You might not realize it, but an incredibly large group of people on this planet are walking around without an identity. The country they come from has simply lost it or it has been tampered with to such an extent that a person from Kuwait has it on their passport that they are from Afghanistan. It seems self-evident to us having a nationality, but if we had to live without an identity for a year, you would only find out how important having an identity is. With smart contract it is possible to regain ownership of your identity without having to depend on a (rogue) government.Your identity is recorded at birth on the blockchain, to which only you (and your parents) manage access. This can never be modified by anyone. Only you can add things to it, such as a recent photo. This way you can always prove that you are who you say you are.No one can steal your identity anymore. Your identity is un-hackable and only your private key can access it.
It has been in the news a lot in the last election. Russia allegedly influenced the American vote and it would be a breeze for hackers to hack the entire voting system. In many countries there is still a lot of vote rigging going on. Presidents do not want to resign because they don't believe the results. This could all be over with smart contract. Your identity is registered on the blockchain (see previous example) and you can cast a maximum of one vote for your favorite party via a smart contract from your computer. The blockchain keeps track of all votes so you can see live who is ahead without any paperwork. Everyone keeps track of the blockchain, so it is impossible to manipulate. The results cannot be disputed. Former presidents do not have to worry about being manipulated, they can resign peacefully.This is just a small sample of the thousands of possibilities that exist thanks to smart contracts. Moreover, there are still many solutions that we cannot imagine today. When the Internet emerged in 1994, there was not a single person who could predict the Internet of Things. Other industries that can be completely revolutionized by smart contracts are: the housing market, the insurance market, the stock market, the gaming industry, the automotive industry and many more.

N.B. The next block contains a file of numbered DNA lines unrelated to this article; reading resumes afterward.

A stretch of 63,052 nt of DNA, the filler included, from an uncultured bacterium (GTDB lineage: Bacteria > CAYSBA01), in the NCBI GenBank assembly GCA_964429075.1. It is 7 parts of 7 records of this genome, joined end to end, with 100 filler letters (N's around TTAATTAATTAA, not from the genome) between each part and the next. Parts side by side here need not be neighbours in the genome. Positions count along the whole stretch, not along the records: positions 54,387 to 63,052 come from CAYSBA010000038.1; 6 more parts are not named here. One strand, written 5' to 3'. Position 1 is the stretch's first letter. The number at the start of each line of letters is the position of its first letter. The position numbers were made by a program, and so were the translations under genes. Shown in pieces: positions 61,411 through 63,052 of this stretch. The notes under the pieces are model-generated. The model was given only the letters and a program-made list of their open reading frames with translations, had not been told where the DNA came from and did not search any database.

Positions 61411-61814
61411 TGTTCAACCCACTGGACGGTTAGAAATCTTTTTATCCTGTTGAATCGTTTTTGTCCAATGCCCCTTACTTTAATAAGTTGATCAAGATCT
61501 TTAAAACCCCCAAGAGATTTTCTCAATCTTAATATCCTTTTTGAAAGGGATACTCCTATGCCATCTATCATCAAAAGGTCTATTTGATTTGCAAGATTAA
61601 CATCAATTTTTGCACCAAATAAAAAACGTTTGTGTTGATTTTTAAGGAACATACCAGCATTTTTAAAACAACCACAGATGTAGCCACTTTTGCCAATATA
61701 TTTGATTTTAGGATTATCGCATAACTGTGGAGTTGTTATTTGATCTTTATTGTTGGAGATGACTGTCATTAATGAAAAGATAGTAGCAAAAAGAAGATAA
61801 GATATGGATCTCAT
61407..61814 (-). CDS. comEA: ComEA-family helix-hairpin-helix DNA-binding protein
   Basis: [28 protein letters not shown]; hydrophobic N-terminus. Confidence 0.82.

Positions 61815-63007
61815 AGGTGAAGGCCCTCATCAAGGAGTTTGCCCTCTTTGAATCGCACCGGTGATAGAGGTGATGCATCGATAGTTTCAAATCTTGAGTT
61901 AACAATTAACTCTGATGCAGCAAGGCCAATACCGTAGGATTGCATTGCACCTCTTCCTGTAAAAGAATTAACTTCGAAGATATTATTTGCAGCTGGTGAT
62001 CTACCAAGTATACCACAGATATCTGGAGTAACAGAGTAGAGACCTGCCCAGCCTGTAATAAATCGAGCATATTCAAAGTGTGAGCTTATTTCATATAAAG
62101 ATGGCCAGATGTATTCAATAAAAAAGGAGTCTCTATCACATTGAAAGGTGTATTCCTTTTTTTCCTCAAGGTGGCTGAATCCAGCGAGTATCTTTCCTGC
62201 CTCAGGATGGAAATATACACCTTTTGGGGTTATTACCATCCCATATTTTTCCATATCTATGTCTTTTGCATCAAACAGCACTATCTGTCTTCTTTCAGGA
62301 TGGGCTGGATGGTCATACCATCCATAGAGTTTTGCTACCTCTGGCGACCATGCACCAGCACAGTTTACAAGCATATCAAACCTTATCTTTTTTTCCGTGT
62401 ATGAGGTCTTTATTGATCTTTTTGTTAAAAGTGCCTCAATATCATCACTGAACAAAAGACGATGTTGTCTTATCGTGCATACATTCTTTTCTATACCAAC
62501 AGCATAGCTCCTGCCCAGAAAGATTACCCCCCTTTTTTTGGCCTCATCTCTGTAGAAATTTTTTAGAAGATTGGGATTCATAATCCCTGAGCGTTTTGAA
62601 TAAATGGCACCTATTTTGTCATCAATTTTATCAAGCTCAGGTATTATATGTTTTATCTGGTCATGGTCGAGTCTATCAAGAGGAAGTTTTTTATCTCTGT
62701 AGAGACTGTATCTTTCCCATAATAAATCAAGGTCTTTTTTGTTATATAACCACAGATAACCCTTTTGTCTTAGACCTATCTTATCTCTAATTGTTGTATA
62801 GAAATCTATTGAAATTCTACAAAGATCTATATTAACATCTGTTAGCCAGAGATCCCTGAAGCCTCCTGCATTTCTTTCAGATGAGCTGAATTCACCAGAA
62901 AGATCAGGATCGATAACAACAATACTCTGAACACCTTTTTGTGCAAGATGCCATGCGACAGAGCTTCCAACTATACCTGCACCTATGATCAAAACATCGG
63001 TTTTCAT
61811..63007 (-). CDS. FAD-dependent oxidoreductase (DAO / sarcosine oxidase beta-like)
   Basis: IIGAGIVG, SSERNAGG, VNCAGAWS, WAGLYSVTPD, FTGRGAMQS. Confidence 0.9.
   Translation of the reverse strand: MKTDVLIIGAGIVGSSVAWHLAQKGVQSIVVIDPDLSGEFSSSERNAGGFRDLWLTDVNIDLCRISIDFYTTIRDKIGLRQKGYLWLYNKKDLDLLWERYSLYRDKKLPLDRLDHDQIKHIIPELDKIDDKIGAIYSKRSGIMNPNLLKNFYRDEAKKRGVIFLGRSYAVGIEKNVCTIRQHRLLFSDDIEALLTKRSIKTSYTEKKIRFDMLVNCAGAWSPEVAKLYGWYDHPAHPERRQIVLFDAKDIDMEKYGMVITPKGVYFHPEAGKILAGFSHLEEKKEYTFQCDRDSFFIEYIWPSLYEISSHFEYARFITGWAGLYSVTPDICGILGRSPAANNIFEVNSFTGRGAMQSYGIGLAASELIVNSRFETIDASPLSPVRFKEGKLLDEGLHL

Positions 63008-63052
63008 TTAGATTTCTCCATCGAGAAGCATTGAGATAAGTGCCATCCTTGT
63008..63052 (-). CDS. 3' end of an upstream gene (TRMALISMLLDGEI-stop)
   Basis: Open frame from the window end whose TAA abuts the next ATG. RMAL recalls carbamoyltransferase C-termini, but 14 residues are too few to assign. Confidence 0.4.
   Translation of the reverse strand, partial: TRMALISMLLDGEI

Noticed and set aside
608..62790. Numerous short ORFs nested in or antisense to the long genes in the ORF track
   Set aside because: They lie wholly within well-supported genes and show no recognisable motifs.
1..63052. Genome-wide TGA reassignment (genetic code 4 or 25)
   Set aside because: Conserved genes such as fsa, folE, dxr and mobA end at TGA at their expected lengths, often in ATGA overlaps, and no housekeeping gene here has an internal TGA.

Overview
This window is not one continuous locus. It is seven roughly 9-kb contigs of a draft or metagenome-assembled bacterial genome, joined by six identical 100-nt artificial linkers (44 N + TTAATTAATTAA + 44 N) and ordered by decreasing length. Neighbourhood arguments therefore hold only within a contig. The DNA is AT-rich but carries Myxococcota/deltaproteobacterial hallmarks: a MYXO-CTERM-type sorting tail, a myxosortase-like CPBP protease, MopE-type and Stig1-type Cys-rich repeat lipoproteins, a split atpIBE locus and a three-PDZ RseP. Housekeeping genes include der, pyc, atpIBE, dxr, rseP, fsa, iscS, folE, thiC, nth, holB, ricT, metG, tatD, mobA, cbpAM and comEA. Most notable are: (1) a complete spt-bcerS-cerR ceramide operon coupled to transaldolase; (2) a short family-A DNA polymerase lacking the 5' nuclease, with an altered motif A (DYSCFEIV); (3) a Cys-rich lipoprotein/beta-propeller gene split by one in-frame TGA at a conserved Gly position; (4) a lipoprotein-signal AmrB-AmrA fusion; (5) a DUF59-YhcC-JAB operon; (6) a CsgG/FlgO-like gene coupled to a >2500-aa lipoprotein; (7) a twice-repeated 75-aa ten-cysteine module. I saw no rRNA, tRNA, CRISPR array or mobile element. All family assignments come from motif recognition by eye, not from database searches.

Currently, there are several blockchains on which smart contracts can be easily built. Ethereum is the most well-known of these. Programmers can relatively easily program a smart contract on this blockchain using the Solidity programming language. Decentralized apps (dApps) therefore enjoy the advantages of the Ethereum blockchain, but also have to deal with its disadvantages. Because Ethereum is the most comprehensive platform for smart contracts, by far the most ICOs have been held on it.However, Ethereum is not the only platform that ICOs are held on. NEO in particular is currently on the rise and there are several ICOs coming up that use the NEO platform. Other blockchains that can be used for smart contracts include Qtum, Waves, Omni and even Bitcoin (using a new technology called Rootstock).More and more cryptocurrency exchanges are also using smart contracts so that they can make their services more decentralized.